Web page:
Rent W.C. Fields: You're Telling Me! / Man on the Flying Trapeze (1935)

3.5 of 5 from 4 ratings
2h 6min
Rent W.C. Fields: You're Telling Me! / Man on the Flying Trapeze Online DVD & Blu-ray Rental
  • General info
  • Available formats
Synopsis:
You’re Telling Me!
Sam Bisbee unwittingly ruins the romance between his daughter and a local society boy. When disaster befalls the demonstration of his new puncture-proof tyre, Sam takes the train home and meets the visiting Princess Lescaboura. She calls at his home town and announces hem as a hero. Bisbee is transformed into a leading citizen.
Man On The Flying Trapeze
Ambrose Wolfinger lives with his wife, stepson, mother-in-low and the daughter from his first, happier marriage. He takes his first afternoon off work in twenty-five years to attend a wrestling match, on the bogus pretext that his mother-in-law has died. Floral tributes arrive at the horse and Ambrose is falsely accused of a drunken spree with his secretary. He is fired but reinstated – on more favourable terms – when his memory for clients’ details is recognized.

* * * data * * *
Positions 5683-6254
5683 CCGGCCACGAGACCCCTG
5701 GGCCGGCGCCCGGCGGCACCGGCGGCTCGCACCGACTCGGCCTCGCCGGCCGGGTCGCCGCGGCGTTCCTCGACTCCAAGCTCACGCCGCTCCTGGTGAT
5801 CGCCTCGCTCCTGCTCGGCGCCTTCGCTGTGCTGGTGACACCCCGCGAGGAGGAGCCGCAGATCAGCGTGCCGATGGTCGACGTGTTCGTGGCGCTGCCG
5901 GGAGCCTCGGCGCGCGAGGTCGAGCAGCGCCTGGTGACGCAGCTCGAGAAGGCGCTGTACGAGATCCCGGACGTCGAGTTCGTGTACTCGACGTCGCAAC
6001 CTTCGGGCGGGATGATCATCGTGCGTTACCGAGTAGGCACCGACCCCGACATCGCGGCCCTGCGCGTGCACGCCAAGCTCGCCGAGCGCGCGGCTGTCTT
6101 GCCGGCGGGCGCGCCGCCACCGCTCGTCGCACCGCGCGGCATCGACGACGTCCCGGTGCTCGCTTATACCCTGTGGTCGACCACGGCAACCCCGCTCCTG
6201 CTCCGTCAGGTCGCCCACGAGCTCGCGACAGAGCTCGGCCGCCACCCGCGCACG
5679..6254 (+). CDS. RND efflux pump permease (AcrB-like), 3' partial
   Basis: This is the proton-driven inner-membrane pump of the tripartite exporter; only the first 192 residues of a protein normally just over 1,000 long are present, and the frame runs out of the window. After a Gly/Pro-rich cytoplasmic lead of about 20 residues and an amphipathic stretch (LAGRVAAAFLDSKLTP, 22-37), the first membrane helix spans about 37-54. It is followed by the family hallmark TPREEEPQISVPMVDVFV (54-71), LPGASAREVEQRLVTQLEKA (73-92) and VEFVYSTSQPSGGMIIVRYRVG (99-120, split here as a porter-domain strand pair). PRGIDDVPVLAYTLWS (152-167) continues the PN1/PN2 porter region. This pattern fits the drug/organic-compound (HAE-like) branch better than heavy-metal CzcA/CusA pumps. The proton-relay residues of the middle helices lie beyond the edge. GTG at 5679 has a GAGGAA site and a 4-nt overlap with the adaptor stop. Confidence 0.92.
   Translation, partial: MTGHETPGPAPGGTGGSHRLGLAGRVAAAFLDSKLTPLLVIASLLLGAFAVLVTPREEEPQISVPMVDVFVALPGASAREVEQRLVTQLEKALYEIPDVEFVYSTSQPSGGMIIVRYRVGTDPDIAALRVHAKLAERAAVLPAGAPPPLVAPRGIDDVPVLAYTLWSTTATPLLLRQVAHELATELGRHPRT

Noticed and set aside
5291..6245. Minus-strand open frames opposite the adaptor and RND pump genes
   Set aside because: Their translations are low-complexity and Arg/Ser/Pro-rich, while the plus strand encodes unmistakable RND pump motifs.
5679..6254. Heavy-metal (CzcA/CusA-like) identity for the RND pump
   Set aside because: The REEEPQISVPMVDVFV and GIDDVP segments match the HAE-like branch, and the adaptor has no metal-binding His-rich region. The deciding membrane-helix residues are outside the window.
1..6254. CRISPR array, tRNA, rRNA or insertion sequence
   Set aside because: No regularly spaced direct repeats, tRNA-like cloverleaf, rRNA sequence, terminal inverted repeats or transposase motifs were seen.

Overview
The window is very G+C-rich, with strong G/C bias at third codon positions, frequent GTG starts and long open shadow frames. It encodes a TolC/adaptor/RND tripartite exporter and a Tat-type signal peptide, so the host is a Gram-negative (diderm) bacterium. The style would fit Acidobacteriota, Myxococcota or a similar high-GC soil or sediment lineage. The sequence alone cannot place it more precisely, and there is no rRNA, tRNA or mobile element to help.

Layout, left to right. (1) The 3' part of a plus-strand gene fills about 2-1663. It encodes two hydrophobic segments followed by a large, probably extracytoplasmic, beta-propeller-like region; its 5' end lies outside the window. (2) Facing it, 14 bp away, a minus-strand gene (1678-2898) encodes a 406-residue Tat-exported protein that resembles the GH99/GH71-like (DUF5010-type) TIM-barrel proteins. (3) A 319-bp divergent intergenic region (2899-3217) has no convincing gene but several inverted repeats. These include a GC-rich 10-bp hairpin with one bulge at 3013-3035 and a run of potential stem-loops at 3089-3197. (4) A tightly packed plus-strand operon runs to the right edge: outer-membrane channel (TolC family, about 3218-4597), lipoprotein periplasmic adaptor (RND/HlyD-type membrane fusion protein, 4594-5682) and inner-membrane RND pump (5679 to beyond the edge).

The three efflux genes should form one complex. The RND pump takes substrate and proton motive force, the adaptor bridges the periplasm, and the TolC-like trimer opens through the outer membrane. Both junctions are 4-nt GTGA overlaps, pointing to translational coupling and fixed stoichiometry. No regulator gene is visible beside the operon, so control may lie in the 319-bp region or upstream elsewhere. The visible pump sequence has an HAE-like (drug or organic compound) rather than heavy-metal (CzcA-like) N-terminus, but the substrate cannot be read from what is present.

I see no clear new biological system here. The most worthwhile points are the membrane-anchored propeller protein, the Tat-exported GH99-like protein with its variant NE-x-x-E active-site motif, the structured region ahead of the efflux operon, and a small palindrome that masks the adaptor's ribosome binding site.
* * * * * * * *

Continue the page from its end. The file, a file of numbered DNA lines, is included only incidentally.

Actors:
, , , ,
Directors:
Studio:
Universal Pictures
Genres:
Classics, Comedy
BBFC:
Release Date:
10/12/2007
Run Time:
126 minutes
Languages:
English Dolby Digital 2.0 Mono
Subtitles:
English, English Hard of Hearing
DVD Regions:
Region 2
Formats:
Pal
Aspect Ratio:
Full Screen 1.33:1 / 4:3
Colour:
B & W

More like W.C. Fields: You're Telling Me! / Man on the Flying Trapeze

Reviews (1) of W.C. Fields: You're Telling Me! / Man on the Flying Trapeze

Man On the Flying Trapeze. - W.C. Fields: You're Telling Me! / Man on the Flying Trapeze review by Steve

Spoiler Alert
Updated 09/02/2022

Kathleen Howard reprises her role from It's a Gift as WC Fields' shrewish wife, but the great comic star has a more loving daughter (Mary Brian) this time around to sweeten the dish. It's a Gift was hilarious, but awfully cold. Again there is a collection of sketches built around a loose narrative. Ambrose Wolfinger just wants to go to the wrestling...  

The best episode is the opener when Fields is forced down into the cellar by his wife to confront two burglars who are getting mellowly drunk on Wolfinger's applejack. Fields, the intruders and a cop end up harmonising sentimental Irish ballads together. For all of them, this is brief moment of respite seized from the hell of domesticity.

 It's such a funny film because Fields' comic persona is so identifiable. His suffering is revealed so pitifully, with a sudden nervous reflex or a mumbled aside. He has grown to accept his malign fate. There's nothing he can do about it.  

Fields is always doing what he is asked, however absurd. Then is admonished when the outcome proves to be unsatisfactory. He acts without complaint or hope, and then gets nailed for it. And who doesn't know how that feels?! This is my pick as his best film. 

0 out of 0 members found this review helpful.

Unlimited films sent to your door, starting at £10.99 a month.